I am sneaking food to the chicken under our kitchen table. It is hunched by my chair leg, a ragged bundle of brown feathers. Mum is too ill and Dad too busy feeding her to notice, and my brother doesn’t mind. Besides, who could begrudge it my leftover welsh rarebit when it is so miserable? I know it is miserable, because I am fluent in chicken.
Chicken is a subtle dialect. The “cluck, cluck, cluck” mimicked by humans everywhere is the vocalisation of a contented bird, but is just one of many. When disgruntled, a chicken sounds closer to a flustered WI member who has dropped a trifle. We all know their warning call and, on hearing it, run to chase off lurking foxes. This is not to be confused with the screeching that signals aerial predators or, more likely, hot air balloons. None of these threats is what has driven the chicken under our table, however. It is there because it is an outcast. I can empathise: talking chicken has always come easily to me, but communicating with my own kind is another matter.
It is the late 90s and I live in the Somerset countryside with my mother, father, brother and other animals. Town dwellers sometimes confuse our home for a farm, but the truth is my family just loves animals. My mother has adored ducks since she used to de-stress from her doctor’s training by feeding them at Regent’s Park in London, and my father, an engineer, shares her passion. Our neighbours have a smallholding and wildlife frequents our garden. Cats, rats, ducks, bats, chickens, badgers, horses, hamsters. I can’t imagine a childhood without them. Do other children really not throw leftovers out the window, where some small stomach will take care of them? Have other children not sheltered a hedgehog over winter; nor cried bitterly when, on the night it was released, a badger left its gutted hide, like an abandoned hand puppet, on the lawn? Do other children not own a misogynistic cockerel that attacks women 20 times its size? One day, my aunt tries to defend herself with colourful scraps of fabric tied to a bamboo pole, thinking that a good shake of this will frighten the cockerel away. The attempt fails, but I shall never forget the sublime beauty of my aunt morris dancing with a chicken.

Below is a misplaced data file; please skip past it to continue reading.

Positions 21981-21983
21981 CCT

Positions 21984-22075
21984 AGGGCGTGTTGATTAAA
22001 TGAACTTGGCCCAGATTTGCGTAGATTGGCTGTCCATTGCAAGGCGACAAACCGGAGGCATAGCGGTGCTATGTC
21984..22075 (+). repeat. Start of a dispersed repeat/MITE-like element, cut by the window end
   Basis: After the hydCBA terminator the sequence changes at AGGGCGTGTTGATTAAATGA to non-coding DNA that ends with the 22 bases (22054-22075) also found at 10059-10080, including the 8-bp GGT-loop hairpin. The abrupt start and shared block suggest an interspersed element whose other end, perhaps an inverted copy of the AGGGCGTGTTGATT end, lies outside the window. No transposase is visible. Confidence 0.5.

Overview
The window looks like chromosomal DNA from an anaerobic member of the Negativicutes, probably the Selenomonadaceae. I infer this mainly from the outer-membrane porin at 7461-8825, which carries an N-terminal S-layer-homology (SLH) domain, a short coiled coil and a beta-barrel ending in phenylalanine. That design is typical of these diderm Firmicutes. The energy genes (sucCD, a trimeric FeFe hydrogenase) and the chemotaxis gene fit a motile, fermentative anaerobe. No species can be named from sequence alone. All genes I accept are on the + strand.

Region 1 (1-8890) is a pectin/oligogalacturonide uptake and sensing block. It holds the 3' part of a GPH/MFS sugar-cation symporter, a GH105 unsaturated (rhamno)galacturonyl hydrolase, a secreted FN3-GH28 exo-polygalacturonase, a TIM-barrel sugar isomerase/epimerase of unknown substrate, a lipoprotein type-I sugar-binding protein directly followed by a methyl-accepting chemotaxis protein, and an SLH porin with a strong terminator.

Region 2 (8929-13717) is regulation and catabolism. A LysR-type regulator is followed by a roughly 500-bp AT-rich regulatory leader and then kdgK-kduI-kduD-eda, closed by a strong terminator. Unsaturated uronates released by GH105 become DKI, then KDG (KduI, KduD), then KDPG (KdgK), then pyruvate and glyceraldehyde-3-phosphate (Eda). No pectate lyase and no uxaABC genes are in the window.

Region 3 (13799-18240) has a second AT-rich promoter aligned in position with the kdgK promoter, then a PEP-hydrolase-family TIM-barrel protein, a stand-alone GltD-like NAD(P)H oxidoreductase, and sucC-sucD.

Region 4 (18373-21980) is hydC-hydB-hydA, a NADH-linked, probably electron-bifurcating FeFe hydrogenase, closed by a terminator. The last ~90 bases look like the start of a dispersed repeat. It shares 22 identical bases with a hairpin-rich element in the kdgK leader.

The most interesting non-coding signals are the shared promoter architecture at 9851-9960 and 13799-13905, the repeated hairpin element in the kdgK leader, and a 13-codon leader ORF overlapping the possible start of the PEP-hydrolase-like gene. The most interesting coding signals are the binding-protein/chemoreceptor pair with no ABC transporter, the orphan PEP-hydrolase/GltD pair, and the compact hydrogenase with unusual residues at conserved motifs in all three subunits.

The only creatures missing from my youth are other children. I wonder if this is for the best, as my experiences at secondary school have led me to believe I must be a species apart from the gaggles of other girls, some of whom can henpeck just as sharply as our chickens. I’m not without friends entirely, but am confined to the outskirts. It is easier to vanish into books and the countryside.